One of the most devastating aspects of the COVID-19 outbreak has been the financial impact on many households due to unemployment. In fact, the rates of job loss were not this bad even during the Great Recession.
According to PEW Research, an additional 14 million people became part of the unemployed ranks between Feb. 2020 through May 2020 – going from 6.2 million to 20.5 million in under four months. At 3.8 percent, American unemployment was at one of the lowest levels in the post World War II era prior to COVID enforced restrictions. At 13 percent in May 2020, unemployment in the U.S. was at one of its highest rates, only surpassed by April. 2020 when it sat at 14.4 percent.
During the Great Recession, which lasted from Dec. 2007 through June 2009, U.S. unemployment rates peaked in Jan. 2009 at 10.6 percent. Nearly four percentage points below our current ordeal’s high.
Oregon was not spared, with jobs being lost at unheard-of rates as the pandemic first began. According to a report by Oregon Live, 250,000 Oregon jobs were lost between March and April of 2020 – a decline of 14 percent.
However, unlike the Great Recession, Oregonians have not had to wait for years for things to improve. In Aug., 40 percent of the jobs lost because of the pandemic were restored, and the rate of new job loss fell to less than 5,000 per week. Also unlike that time, we have seen that job recovery happen in a matter of weeks where, according to Oregon Live, it took nearly seven years for Oregon to recover before.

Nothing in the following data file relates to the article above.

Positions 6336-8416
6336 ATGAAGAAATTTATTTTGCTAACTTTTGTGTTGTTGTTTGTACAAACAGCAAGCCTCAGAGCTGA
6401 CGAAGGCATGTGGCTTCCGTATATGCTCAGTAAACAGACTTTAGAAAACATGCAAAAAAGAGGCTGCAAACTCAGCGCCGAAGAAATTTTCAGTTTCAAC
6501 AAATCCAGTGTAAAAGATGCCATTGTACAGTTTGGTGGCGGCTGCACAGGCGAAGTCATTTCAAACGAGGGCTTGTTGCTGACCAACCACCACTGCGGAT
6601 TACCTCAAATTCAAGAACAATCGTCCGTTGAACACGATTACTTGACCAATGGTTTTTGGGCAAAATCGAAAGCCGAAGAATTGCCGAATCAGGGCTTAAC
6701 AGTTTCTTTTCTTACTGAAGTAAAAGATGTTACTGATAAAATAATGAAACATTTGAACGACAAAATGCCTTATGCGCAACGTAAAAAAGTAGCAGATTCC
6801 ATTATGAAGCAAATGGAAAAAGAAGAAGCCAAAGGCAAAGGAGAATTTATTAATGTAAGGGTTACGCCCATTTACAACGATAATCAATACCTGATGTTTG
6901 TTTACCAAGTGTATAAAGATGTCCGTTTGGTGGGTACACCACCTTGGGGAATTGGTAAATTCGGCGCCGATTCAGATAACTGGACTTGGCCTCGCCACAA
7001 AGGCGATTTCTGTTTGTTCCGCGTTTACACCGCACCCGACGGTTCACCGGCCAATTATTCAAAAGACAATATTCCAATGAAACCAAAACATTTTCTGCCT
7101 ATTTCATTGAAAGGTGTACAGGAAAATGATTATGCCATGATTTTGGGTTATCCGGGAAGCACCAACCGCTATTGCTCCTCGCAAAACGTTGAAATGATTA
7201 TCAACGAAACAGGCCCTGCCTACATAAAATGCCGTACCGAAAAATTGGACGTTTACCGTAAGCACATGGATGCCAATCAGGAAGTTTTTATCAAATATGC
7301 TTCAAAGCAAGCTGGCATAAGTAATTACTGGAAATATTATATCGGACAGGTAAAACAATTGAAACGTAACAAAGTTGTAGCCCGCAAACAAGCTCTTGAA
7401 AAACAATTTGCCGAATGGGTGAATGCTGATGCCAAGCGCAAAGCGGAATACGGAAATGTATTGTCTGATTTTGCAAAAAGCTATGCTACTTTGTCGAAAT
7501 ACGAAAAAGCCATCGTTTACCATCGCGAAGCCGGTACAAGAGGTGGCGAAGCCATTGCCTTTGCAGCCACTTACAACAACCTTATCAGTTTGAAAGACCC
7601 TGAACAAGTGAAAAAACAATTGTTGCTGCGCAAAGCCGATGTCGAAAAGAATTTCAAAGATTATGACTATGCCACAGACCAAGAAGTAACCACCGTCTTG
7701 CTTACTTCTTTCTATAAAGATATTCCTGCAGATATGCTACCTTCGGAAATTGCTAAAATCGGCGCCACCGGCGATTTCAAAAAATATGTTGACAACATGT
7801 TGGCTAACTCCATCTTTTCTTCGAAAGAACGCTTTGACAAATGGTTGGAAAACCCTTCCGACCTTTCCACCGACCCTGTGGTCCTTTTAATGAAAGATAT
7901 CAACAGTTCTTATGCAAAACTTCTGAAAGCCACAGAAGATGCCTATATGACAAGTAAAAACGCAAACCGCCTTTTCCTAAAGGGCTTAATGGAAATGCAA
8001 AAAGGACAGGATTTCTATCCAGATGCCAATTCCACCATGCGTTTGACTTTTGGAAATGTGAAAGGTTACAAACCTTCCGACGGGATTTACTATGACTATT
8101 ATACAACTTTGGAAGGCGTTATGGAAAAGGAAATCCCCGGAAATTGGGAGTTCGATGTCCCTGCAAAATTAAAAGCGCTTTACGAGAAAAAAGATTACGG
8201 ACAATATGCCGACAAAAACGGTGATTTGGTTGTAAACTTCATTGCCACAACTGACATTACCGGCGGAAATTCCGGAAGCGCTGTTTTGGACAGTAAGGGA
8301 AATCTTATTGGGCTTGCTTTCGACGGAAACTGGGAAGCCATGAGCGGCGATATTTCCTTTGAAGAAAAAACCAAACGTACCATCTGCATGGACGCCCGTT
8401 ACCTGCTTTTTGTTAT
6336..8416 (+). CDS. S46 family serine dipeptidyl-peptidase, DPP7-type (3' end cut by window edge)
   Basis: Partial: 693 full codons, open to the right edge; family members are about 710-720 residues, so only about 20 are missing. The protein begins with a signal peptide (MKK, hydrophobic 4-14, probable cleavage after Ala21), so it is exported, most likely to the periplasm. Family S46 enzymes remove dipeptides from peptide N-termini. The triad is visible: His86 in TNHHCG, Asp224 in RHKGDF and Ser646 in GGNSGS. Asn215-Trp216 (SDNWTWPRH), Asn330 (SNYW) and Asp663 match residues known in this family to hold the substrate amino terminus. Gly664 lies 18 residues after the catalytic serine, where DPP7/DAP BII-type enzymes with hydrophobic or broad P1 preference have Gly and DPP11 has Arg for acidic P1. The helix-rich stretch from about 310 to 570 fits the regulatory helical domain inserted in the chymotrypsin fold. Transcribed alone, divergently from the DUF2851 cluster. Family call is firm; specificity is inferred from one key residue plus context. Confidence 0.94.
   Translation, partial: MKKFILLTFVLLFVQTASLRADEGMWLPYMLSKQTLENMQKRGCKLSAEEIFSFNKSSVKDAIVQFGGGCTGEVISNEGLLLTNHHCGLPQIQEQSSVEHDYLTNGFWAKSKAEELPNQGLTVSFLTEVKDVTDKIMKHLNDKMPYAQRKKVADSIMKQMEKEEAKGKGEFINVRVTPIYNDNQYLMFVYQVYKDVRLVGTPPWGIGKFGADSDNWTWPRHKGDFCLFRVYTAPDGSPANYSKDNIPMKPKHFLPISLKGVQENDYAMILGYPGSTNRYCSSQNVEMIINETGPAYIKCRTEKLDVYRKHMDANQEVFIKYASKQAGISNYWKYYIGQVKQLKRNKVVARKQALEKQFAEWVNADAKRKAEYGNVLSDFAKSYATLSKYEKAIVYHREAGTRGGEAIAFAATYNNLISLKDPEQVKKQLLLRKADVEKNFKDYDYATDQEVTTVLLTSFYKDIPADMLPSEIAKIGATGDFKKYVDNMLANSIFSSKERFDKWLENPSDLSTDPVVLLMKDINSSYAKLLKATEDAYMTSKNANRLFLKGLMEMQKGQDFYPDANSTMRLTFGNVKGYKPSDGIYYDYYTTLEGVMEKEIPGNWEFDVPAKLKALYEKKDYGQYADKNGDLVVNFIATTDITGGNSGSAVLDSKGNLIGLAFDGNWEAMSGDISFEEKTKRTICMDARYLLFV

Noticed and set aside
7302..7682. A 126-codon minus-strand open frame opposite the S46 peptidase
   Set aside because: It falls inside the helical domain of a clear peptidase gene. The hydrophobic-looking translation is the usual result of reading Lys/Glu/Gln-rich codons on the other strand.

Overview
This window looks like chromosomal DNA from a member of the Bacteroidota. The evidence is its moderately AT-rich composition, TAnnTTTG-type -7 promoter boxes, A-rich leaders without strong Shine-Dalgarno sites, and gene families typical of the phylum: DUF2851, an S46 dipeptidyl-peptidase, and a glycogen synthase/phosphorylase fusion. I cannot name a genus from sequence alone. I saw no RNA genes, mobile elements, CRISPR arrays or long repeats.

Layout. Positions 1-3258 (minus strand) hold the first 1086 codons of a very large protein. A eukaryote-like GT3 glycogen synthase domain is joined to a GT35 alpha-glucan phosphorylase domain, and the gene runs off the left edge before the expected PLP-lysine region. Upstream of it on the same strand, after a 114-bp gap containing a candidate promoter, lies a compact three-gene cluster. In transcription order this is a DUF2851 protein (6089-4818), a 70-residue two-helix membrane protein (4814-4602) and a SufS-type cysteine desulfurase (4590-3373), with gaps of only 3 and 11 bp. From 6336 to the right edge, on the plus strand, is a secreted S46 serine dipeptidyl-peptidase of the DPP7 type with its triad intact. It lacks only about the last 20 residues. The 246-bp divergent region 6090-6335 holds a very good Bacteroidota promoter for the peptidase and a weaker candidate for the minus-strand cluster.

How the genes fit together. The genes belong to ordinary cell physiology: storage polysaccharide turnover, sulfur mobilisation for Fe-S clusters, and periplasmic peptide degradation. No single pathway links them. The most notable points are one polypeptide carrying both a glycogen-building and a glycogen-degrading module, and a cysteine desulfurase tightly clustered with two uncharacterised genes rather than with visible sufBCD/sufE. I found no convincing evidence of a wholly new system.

In Benton County, the unemployment rate in Feb. 2020 was 2.8 percent, peaked in April at 10.3 percent, and has since declined to 8.4 percent as of June. Better than in Oregon as a whole.
Whether or not unemployment continues to trend down as the country becomes used to COVID-19 and the limitations imposed by this disease depends a great deal on how the efforts to contain the virus progress. In Oregon, there has been a 20 percent decrease in confirmed cases over the last 14 days, and a 23 percent decrease in deaths from COVID-19 during the same time period.
However, if the decline continues and schools begin to reopen, we stand the risk of those numbers going up again.
Sally K Lehman